Had the copies been delivered to the bookstores, the clerks would be tempted to take a copy and there would be dozens floating around.

Anonymous said...

Er... I certainly didn't get a chance to read a couple of HPs before they came out when my husband was working in a local bookstore. He signed a paper saying so. And that would have been WRONG. (Like Miss Snark saying it's no fun to know before everyone else. Because it kinda is, actually. In a small, sad way, of course.)

Anonymous said...

A clarification: I work in an independent children's bookshop, and to my knowledge, Scholastic stopped making ARCs of Harry Potter after book #2. Until the books actually arrive at the shop, there are *no* preview/galley copies floating around in the world at large. (Unlike the advance copy of A Thousand Splendid Suns that's now sitting at my elbow - nyah, nyah, nyah!) But yes, when the HP books arrive, we do tend to slice open a box and peek at them. Under heavy guard, of course. And I'm such a perverse little snot, I like to read the *last* sentence before resealing the box.

Calissa said...

I, personally, don't care about having it first. Once I get a hold of one, I take a good couple of months or more to read them. Books I love I salvate over a while, and I read them very slowly. I drag it out. I do it on purpose. Because I want that book to last a while.

And if someone gets it 'first' and spills the beans for everyone else, I'll be highly ticked off. I avoid most any "Harry Potter" news until when closing day is close and wont read again until after I read it all, just to avoid any spoilage.

Kim Stagliano said...

I had the great pleasure of participating in Liz Murphy's (owner of THE LEARNED OWL, Hudson, Ohio) transformation of the ENTIRE DOWNTOWN into Diagon Alley to promote book #5. Liz got every store to assume a role from the books. The culmination of the five hour long event was a candlelight parade that ended at her bookstore at 12:00midnight - when the books were unsealed. Not a second before midnight. Over 20,000 participated in this event, it got national news coverage and was a BLAST! www.learnedowl.com

Also, Miss Snark will be interested that Liz has a banner on her site "In Light of the Tragedy at Virginia Tech, Liz recommends Jodi Picoult's latest."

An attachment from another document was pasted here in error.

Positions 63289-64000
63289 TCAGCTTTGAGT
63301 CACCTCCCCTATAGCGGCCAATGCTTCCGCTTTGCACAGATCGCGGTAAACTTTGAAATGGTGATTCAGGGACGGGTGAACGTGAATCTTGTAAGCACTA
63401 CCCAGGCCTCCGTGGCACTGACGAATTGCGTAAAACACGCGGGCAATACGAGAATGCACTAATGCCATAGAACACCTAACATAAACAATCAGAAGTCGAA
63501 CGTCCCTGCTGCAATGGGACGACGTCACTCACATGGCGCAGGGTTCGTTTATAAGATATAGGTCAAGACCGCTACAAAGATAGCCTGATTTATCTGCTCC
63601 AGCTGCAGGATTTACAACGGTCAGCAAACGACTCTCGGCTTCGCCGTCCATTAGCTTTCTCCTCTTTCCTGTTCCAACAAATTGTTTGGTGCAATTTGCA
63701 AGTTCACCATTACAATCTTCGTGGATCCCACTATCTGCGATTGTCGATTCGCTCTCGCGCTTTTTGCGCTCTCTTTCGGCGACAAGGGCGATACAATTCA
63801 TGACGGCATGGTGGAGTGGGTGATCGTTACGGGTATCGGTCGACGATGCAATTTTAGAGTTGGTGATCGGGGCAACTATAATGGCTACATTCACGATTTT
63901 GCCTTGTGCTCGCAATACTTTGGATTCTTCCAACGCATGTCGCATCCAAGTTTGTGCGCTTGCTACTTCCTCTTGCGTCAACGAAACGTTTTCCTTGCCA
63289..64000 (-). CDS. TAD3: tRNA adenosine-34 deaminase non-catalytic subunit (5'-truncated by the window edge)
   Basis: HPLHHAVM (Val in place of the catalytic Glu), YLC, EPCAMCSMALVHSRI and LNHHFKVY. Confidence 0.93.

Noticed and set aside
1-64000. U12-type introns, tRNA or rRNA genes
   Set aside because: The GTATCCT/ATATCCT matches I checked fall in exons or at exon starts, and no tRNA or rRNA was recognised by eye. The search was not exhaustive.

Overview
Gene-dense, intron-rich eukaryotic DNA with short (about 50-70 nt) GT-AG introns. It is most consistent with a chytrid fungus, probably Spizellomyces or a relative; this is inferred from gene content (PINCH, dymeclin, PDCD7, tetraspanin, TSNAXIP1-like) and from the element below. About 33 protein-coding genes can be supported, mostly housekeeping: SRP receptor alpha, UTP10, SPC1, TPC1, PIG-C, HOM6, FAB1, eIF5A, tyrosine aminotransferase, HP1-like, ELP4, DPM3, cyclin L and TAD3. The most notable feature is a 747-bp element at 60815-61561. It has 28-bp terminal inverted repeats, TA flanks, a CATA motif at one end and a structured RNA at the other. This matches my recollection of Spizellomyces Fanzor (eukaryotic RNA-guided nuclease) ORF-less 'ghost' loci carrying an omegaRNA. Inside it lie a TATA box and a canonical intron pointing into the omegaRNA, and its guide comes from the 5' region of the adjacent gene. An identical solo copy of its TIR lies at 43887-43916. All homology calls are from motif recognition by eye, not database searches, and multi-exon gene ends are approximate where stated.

Kim said...

I can't believe how I'm looking forward to the last Potter book - and I'm one of those people who will avoid any and all HP mentions until I have my copy (preordered, of course, I'm becoming a nerd in my old age). I've already warned my husband and kids that I'm locking myself away to bury my nose in it when it gets here. And if anyone ruins it for me, I'll clobber them with the book itself... :)

Janet Black said...

Just watch the movie, "The Devil Wears Prada" and you'll see how advance copies get around.

Anonymous said...

Harry Potter arcs? I wish. Well, OK, no I don't. Especially because its #7. Why would you want the fun to be over with early?

I happen to work in the sales department of a major trade publisher with a major, embargoed book releasing this summer and I haven't been able to read most of it. And I was only given that part after promising to give my first-born to the marketing department.

Seriously, I worked at a bookstore for both the release of 5 and 6 and the books only arrive a week or less before the release. No one's reading the book before July 21 unless your JK Rowling herself (or, I suppose her editors). She's even said her daughter and husband don't read the books ahead of time!

Heidi the Hick said...

I recommend checking out uppercasebooks.ca

For the Half Blood Prince the entire twon was involved (much like Kim Stagliano's comment above) and this year it's not just the town...it's the whole township!

What do you think JK Rowling herself thinks when she observes all of this?

jon deal said...

I used all my industry insider connections and got a copy of HP7 and posted about it earlier this week.

(yes, it's a total joke, but it was amusing to "spill the beans")

S.F. said...

I'd love to have a novel released at the same time as HP. One downside, your chances of having the Times/anywhere else #1 Best Seller for the next six months are dead in the water.
Very big upside, millions in bookstore.
And if history is any guide, many bookstores will be giving out store vouchers to tempt people away from the department stores, because the department stores will be selling HP at 5c a bushel. Store vouchers these customers then cannot spend on HP book 7 because they just bought that. More people in store with money they want to spend? Less chance of bestseller, more chance of selling lots.

Dave said...

Yanno, anything that gets kids to read is good - Harry Potter, Eragon, Lord of the RIngs, CS Lewis, even fan fiction of Star Trek and Battlestar Galactica.

And as for adults, I would love ot know the story of HP7 right now, not so I could gloat, but well, so I could satisfy my curiosity. Yah, I know, that's so much BS, but I Wouldn't gloat to Miss Snark or the snarklings.

Nick said...

My sister's boyfriend manages a bookstore, and he said when HP6 came in the micromanagement was extreme. He actually had to keep the books roped off in a separate section of the storeroom and had received detailed instructions about where to place the books and even which aisle to carry them down. Sheesh.


Samuel Tinianow said...

To simplify what others have hinted at so far, the mechanics are simple: everyone signs nondisclosure agreements. Including the UPS guys.